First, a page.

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Title Author Description
book image A View of the Harbour
View of the Harbour
Elizabeth Taylor
+ Description

An unsparing look at a seedy seaside town and the sexual and emotional tensions that preoccupy its inhabitants. Beautifully observed, Taylor’s novel examines the lies and truths around which we build our lives. “Jane Austen, Elizabeth Taylor, Barbara Pym, Elizabeth Bowen—soul sisters all.” —Anne Tyler
Contributors: Roxana Robinson

book image Ending Up
Ending Up
Kingsley Amis
+ Description

“I finished Kingsley Amis’s Ending Up with…a conviction, confirmed in work after work, that he is one of the few living novelists totally incapable of boring me. Ending Up is a sardonic little masterpiece which, with incredible economy and stylistic restraint, shows what old age is really like, and also—far, far better than any other writer I know—what contemporary England is like.” —Anthony Burgess
Contributors: Craig Brown

book image Take a Girl Like You
Take a Girl Like You
Kingsley Amis
+ Description

Kingsley Amis’s most ambitious reckoning with his central theme—the degradation of modern life—introduces one of the rare unqualified good guys in Amis’s rogue-ridden world: Jenny Bunn, a girl from the North English country has come south to teach school in a small smug town where she hopes to find love and fortune.
Contributors: Christian Lorentzen

book image Alive: New and Selected Poems
Elizabeth Willis
+ Description

This collection of new and selected poetry from Elizabeth Willis is a perfect primer on the work of one of America's most important and talented contemporary poets. “Willis has the finest ear for the lyric amongst her generation.... The intense beauty of the work is an unblinking testament to the poet’s sense that the stakes for language are becoming impossibly high.” —Richard Deming, Boston Review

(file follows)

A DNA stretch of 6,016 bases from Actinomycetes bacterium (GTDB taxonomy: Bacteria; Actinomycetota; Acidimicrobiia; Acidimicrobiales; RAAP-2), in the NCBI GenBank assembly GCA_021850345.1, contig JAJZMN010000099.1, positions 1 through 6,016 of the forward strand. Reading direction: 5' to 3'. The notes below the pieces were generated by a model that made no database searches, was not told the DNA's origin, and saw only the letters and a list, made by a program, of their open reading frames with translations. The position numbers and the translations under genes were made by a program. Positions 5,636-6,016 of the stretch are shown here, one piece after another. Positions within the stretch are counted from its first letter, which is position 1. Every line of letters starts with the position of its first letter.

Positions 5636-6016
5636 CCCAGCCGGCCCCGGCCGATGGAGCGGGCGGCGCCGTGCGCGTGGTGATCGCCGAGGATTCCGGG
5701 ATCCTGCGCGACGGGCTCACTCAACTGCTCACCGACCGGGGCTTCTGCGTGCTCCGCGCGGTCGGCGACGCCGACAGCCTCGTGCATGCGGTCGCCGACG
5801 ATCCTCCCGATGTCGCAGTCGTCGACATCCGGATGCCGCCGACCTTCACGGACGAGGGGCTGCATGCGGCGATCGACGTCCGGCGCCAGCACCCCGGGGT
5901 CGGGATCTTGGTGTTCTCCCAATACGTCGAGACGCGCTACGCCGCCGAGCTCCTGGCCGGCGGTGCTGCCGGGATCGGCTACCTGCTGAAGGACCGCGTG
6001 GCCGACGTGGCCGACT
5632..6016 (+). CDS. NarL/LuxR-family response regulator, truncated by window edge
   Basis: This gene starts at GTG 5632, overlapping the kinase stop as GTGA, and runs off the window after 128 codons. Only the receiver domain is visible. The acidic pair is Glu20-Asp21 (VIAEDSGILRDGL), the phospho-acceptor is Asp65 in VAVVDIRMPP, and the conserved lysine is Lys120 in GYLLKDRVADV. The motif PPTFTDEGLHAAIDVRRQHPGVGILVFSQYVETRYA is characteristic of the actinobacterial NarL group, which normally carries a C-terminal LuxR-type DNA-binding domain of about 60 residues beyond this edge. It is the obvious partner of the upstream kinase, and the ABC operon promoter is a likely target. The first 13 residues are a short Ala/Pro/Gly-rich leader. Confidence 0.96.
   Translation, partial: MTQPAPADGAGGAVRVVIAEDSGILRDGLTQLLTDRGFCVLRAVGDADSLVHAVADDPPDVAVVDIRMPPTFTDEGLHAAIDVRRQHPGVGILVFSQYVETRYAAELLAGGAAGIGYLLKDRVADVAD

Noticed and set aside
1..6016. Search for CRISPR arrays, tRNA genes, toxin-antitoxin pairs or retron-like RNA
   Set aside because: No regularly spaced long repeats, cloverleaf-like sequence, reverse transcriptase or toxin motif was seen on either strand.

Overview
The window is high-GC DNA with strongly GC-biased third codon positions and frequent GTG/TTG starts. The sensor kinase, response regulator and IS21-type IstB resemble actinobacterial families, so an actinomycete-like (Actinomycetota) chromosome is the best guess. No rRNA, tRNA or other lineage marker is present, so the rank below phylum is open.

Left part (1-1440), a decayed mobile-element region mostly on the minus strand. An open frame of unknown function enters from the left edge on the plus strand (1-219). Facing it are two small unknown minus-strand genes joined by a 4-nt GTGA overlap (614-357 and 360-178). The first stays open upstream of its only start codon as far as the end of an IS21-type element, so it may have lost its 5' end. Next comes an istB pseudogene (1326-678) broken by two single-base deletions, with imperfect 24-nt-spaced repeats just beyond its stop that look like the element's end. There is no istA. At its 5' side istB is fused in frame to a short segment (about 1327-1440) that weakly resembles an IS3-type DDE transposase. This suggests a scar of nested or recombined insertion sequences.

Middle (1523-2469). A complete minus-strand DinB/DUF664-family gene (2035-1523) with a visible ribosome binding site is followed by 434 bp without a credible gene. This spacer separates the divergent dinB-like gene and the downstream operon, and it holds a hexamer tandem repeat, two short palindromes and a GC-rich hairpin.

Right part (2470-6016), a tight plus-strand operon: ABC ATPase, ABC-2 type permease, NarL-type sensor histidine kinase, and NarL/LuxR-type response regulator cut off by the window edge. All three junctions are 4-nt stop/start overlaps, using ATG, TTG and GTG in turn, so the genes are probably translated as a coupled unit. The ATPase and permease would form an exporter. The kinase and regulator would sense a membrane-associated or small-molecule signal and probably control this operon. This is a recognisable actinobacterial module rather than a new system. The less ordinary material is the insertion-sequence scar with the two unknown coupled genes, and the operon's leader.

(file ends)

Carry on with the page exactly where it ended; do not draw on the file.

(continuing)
book image Drum-Taps: The Complete 1865 Edition
Walt Whitman
+ Description

Whitman wrote the poems that make up Drum-Taps in reaction to the suffering "soldier boys" he witnessed in Civil War field hospitals. It was immediately published as a single volume after the end of the war. Later, the poems that make it up were reordered and incorporated into Leaves of Grass. This volume is the first in 150 years to present this work in the form originally intended by its author, revealing the full force of these powerful and profoundly moving poems.
Contributors: Lawrence Kramer

book image The Door
Magda Szabó
+ Description

In a prizewinning translation by Len Rix, Magda Szabó’s unsettling and beautiful novel about friendship and tragedy marks Szabó as a major modern European author and formidable writer of female characters. “Clever, moving, frightening, [The Door] deserves to be a bestseller.” —The Telegraph
Contributors: Ali Smith , Len Rix

book image Tristana
Benito Pérez Galdós
Perez Galdos
+ Description

Until now Pérez Galdós's tale of a beautiful and brilliant young woman's attempt to free herself from an imprisoning relationship to a womanizing older man has been recognized more as the inspiration for a Buñuel film of the same name than as a masterpiece in its own right. Margaret Jull Costa's new and fluid translation brings the Spanish realist's story to glorious life.
Contributors: Jeremy Treglown , Margaret Jull Costa

book image The Land Breakers
Land Breakers
John Ehle
+ Description

A historical saga that chronicles Appalachian settlement during the Revolutionary War years. "The Land Breakers is a great American novel, way beyond anything most New York literary icons have produced." —Michael Ondaatje, from “My Book of the Decade,” The Globe and Mail
Contributors: Linda Spalding

book image In the Heart of the Heart of the Country: And Other Stories
Heart of the Heart of the Country
William H. Gass
+ Description

"This collection defines Gass not as a special but as a major voice … Gass engenders brand-new abrupt vulnerabilities. We read about the becalmed Midwest, about farmers mired in their dailiness, and realize too late that we’ve been exposed to a deadly poetry. It says that America is lost … No writer I’ve ever read, not even Joyce, can celebrate his world with a more piercing sadness."—Frederic Morton, The New York Times
Contributors: Joanna Scott

book image Totempole
Sanford Friedman
+ Description

Friedman's psychologically acute and empathetic masterpiece traces the coming-of-age—from two to twenty-four—of a boy growing up on the Lower East Side of New York. “Vivid and utterly convincing...The truth of Mr. Friedman’s book is not the truth of autobiography, but the truth-making that the best fiction is.”—James Dickey
Contributors: Peter Cameron

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